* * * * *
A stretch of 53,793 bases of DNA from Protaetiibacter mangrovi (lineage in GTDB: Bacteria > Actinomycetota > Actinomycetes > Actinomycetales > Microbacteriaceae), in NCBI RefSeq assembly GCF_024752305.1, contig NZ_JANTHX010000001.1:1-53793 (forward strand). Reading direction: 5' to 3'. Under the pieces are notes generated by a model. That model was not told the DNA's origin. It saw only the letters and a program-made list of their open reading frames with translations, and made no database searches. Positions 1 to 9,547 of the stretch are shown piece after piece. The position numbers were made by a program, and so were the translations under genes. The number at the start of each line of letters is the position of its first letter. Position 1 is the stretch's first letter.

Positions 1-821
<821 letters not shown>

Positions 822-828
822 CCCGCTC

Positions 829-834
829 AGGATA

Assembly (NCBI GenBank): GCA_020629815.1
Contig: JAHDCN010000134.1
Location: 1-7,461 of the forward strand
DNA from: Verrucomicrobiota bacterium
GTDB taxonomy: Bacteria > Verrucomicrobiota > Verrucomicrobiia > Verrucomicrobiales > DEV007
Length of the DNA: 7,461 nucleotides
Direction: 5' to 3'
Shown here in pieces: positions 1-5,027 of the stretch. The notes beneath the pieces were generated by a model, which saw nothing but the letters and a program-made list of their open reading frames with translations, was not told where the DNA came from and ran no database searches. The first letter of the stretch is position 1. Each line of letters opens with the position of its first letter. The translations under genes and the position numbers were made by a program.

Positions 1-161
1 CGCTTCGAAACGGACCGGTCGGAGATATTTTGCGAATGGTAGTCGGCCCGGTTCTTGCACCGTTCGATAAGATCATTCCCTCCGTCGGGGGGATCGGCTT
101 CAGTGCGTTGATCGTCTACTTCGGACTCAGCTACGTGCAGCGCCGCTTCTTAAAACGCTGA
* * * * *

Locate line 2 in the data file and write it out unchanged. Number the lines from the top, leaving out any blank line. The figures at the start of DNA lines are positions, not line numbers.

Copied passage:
Positions 1-821